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The Resource The view from Vesuvius : Italian culture and the southern question, Nelson Moe

The view from Vesuvius : Italian culture and the southern question, Nelson Moe

Label
The view from Vesuvius : Italian culture and the southern question
Title
The view from Vesuvius
Title remainder
Italian culture and the southern question
Statement of responsibility
Nelson Moe
Creator
Subject
Language
eng
Cataloging source
DLC
http://library.link/vocab/creatorDate
1961-
http://library.link/vocab/creatorName
Moe, Nelson
Illustrations
  • illustrations
  • maps
Index
index present
Literary form
non fiction
Nature of contents
bibliography
Series statement
Studies on the history of society and culture
Series volume
46
http://library.link/vocab/subjectName
  • Public opinion
  • Stereotype (Psychology)
  • Italy, Southern
  • Italy, Southern
  • Italy, Southern
Label
The view from Vesuvius : Italian culture and the southern question, Nelson Moe
Instantiates
Publication
Bibliography note
Includes bibliographical references (p. 301-335) and index
Contents
  • List of Illustrations
  • Acknowledgments
  • Introduction: How Did Southern Italy Become "the South"?.
  • p. 1
  • I.
  • Imagining the South, c. 1750-1850
  • 1.
  • Italy as Europe's South.
  • p. 13
  • "L'Italie, c'est rien": Foreign Views of Italy.
  • p. 14
  • "The Abomination of All Nations": Italian Views of Italy.
  • p. 19
  • Empire of Climate.
  • p. 23
  • Southern Man and Northern Man in Bonstetten and Gioia.
  • p. 27
  • Triumph of the North in Leopardi's Discorso.
  • p. 31
  • 2.
  • "L'Europe finit a Naples": Representations of the Mezzogiorno in the Century before Unification.
  • p. 37
  • What Was Different about Southern Italy?.
  • p. 38
  • Casanova in a Paradise Inhabited by Devils.
  • p. 46
  • Geography of Textual Production.
  • p. 52
  • Travelers at the End of Europe.
  • p. 55
  • Southerners and the Backward South.
  • p. 76
  • II.
  • Representing the South in the Risorgimento, c. 1825-1861
  • 3.
  • North Looks South, 1825-1848.
  • p. 85
  • "Italy Ends at the Garigliano".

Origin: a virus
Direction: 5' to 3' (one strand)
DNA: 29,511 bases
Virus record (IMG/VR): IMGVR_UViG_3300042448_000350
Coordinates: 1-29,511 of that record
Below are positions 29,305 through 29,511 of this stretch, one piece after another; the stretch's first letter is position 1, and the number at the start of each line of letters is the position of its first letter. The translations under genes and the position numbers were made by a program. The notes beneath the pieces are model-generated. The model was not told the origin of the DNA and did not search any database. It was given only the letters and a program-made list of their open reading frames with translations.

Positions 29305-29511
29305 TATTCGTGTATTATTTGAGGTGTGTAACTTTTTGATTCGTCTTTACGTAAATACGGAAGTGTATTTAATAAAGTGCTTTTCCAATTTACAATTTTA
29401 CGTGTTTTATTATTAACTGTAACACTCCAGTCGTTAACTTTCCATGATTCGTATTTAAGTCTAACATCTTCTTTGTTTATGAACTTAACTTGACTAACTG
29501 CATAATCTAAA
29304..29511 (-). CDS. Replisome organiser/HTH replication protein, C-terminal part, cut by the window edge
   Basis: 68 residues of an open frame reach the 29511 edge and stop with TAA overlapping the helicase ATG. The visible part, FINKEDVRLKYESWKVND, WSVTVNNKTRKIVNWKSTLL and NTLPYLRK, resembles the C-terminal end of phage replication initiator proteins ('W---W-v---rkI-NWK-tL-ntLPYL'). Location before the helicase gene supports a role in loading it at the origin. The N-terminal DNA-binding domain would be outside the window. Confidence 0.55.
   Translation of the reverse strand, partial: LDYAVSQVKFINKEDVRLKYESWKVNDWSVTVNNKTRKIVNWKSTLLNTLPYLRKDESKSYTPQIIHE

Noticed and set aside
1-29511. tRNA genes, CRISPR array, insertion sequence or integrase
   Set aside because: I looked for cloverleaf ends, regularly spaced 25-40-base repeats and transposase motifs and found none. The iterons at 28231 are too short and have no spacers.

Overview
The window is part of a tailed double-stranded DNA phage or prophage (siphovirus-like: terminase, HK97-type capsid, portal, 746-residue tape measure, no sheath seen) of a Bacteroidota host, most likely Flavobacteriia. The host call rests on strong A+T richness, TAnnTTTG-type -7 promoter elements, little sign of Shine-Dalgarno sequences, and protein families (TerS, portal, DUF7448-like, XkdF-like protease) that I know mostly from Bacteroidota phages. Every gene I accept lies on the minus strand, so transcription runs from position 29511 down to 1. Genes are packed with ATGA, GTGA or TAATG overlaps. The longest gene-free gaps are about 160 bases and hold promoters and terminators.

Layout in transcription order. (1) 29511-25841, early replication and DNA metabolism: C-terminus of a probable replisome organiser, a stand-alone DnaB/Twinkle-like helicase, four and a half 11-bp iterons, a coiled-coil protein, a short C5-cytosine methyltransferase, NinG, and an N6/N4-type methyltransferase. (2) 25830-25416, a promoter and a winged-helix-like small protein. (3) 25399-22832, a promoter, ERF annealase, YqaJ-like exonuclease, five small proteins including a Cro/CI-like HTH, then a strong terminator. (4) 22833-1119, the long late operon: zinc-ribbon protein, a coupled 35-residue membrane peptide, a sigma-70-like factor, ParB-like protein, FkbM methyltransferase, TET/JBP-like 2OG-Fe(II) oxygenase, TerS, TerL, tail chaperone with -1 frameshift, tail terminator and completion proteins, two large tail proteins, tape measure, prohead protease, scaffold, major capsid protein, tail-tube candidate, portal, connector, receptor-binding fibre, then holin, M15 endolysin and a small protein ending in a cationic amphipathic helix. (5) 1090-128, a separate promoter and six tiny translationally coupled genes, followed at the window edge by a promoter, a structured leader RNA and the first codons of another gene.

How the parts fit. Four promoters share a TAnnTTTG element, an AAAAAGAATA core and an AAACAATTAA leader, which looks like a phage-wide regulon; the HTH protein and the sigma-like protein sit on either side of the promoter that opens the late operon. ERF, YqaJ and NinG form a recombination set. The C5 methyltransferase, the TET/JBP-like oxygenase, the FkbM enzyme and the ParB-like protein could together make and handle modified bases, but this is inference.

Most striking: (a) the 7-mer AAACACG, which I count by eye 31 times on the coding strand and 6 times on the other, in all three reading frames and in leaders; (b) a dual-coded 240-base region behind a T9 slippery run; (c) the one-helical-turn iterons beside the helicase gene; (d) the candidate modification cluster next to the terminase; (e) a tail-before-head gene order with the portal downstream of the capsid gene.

• p. 87
  • View from Milan: The Picturesque South in Cosmorama pittorico.
  • p. 92
  • Different View from Milan: Carlo Cattaneo.
  • p. 102
  • Moral Geography of a Moderate: The South in Vincenzo Gioberti's Primato.
  • p. 112
  • View from Vesuvius: Leopardi's "La ginestra".
  • p. 120
  • 4.
  • Of Bourbons and Barbarism, 1848-1860.
  • p. 126
  • Europe and Italy, North and South.
  • p. 127
  • Gladstone and the Negation of God.
  • p. 131
  • "Italy Ends at the Garigliano" (Revisited).
  • p. 139
  • South as Africa.
  • p. 143
  • Poetic and Picturesque World.
  • p. 153
  • 5.
  • "This Is Not Italy!": Ruling and Representing the South, 1860-1861.
  • p. 156
  • Neapolitans Disappoint the Piedmontese.
  • p. 161
  • Meeting the Barbarians.
  • p. 164
  • Two Moral Maps.
  • p. 170
  • Wound, the Doctor, the Nation.
  • p. 172
  • South's First Day in Parliament.
  • p. 176
  • Supreme Argument of Force.
  • p. 179
  • III.
  • Representing the South in Postunification Italy, c. 1870-1885
  • 6.
  • Terra Vergine: Picturing the South in Illustrazione italiana.
  • p. 187
  • Politics, Positivism, and Pessimism, c. 1874.
  • p. 189
  • Geography of Textual Production in Postunification Italy.
  • p. 194
  • Birth of a Magazine: Picturing the Nation in Illustrazione italiana.
  • p. 197
  • Squalid South in Nuova illustrazione universale.
  • p. 207
  • Picturesque South in Illustrazione italiana.
  • p. 211
  • 7.
  • Emergence of the Southern Question in Pasquale Villari and Leopoldo Franchetti.
  • p. 224
  • Southern Question in Villari's Southern Letters.
  • p. 225
  • Franchetti's Sicilian Nightmare.
  • p. 236
  • 8.
  • Geographical Poetics of Giovanni Verga.
  • p. 250
  • Sicilian Writer in Milan.
  • p. 252
  • Picturing Sicily in Eva.
  • p. 253
  • Preamble to a Geographical Poetics: "Nedda".
  • p. 257
  • "One Helluva Fuss": Milanse Responses to "Nedda".
  • p. 261
  • Singular Interest: "Stories of the Castle of Trezza".
  • p. 266
  • Problem with "Padron 'Ntoni".
  • p. 271
  • Pretty Little Picture: "Fantasticheria".
  • p. 275
  • Antipicturesque in "Rosso Malpelo".
  • p. 277
  • Hybridity of Vita dei campi and I Malavoglia.
  • p. 280